"I got a pretty good comfort zone: made all my records in Detroit, right by my house, and it's worked out pretty well so far. And to be pulled out of there, and go to L.A., and record this whole record there with these phenomenal musicians in a studio [was different]. I'd play the song on acoustic guitar, we'd chart it out, we'd sit in a room as a band, play it three, four times, listen back, come out, play it three, four more times — done. We got the record recorded in two weeks. I didn't know what to do with my free time. I didn't get a lot of positive things done in that off time."
-Genre-bending rocker Kid Rock, commenting on the process he went through to record his forthcoming album Born Free. For his 10th full-length LP, Rock drafted super-producer Rick Rubin to coax the album into existence, and not only did Rubin introduce a new process but also a whole new city. "[Rubin] kinda pulls out of the artists he works with. He has this vision of where he thinks you might be heading, or want to head, and really pulls that out of you and keeps you focused on that," Rock told MTV News' Tim Kash. "And, for me, he kind of took me out of my element, which was a little bit weird."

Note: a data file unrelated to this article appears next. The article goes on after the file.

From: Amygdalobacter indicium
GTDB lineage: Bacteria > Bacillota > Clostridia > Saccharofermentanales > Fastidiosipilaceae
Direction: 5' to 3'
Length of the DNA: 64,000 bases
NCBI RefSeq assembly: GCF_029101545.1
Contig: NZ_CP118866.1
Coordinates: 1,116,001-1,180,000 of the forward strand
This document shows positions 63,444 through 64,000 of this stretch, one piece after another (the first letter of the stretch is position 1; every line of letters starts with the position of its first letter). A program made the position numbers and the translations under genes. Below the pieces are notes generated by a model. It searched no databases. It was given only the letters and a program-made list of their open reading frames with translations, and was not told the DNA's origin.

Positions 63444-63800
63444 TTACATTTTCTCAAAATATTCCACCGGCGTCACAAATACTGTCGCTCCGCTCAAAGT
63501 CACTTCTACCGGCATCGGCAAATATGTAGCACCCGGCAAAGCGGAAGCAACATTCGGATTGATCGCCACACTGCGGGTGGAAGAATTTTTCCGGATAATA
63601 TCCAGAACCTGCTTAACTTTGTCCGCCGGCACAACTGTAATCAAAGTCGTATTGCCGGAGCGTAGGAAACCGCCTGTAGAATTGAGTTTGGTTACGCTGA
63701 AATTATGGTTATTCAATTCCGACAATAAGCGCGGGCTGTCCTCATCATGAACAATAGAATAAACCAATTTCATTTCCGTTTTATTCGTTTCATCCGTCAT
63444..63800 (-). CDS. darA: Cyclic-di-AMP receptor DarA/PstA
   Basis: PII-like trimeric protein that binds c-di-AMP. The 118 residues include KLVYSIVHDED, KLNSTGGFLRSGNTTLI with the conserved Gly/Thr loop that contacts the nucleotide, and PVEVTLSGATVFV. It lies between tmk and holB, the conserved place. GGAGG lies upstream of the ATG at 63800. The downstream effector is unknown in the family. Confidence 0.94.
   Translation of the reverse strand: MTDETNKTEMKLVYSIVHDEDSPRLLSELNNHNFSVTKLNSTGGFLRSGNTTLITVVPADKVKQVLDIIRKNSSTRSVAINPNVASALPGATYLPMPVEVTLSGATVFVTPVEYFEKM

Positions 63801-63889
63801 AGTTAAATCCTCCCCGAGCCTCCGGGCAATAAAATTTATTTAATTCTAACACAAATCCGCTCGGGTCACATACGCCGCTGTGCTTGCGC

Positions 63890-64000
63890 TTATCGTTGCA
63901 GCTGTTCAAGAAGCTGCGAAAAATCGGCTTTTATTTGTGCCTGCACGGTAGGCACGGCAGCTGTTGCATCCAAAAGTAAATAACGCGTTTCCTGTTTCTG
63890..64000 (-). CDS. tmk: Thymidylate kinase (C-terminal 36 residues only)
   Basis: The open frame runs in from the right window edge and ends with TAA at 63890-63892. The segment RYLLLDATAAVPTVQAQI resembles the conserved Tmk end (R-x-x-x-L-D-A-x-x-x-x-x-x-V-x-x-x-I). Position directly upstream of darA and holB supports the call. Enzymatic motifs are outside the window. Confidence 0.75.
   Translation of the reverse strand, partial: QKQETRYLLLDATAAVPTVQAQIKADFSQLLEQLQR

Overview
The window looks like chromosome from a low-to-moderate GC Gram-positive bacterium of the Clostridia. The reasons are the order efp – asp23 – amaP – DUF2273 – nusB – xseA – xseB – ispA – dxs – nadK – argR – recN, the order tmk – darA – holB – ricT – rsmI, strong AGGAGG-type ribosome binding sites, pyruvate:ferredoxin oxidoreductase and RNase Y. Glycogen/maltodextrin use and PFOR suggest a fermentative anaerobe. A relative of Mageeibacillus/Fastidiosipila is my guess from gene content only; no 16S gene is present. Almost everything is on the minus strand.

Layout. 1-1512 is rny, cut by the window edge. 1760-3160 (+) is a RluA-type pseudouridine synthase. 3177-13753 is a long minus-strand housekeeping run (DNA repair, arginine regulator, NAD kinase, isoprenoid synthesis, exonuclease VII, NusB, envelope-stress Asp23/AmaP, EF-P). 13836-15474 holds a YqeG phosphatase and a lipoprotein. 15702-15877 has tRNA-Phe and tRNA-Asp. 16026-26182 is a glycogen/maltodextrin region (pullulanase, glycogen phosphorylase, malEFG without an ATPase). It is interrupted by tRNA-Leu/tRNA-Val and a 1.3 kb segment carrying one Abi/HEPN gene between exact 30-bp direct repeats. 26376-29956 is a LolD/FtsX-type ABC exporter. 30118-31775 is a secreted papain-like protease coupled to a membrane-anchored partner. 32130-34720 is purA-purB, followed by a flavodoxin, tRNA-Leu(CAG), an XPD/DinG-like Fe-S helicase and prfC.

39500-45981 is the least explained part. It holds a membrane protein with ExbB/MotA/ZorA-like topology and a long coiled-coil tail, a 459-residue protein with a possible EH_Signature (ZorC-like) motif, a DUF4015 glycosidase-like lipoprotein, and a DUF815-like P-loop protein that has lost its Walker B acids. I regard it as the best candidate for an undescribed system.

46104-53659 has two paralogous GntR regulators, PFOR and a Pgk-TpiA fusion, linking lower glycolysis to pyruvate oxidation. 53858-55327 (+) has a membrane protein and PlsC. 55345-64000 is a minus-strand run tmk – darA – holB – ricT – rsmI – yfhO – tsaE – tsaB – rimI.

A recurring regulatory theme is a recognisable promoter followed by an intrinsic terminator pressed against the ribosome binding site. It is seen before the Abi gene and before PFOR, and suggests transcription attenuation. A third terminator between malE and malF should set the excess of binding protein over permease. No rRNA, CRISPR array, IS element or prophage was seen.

The first single from Born Free (which is scheduled to hit store shelves on November 16) is the title track, which Rock feels is already being misinterpreted. "I think that song already has kinda gotten a little bit construed that it's just this big, patriotic American song, which it is in its own right, but it first came to mind to write something like this when I was on one of my trips to Afghanistan, Iraq, playing for our soldiers," he said. "I started to just think about no matter where somebody was born in this world, how lucky you are just by the grace of God to be born free."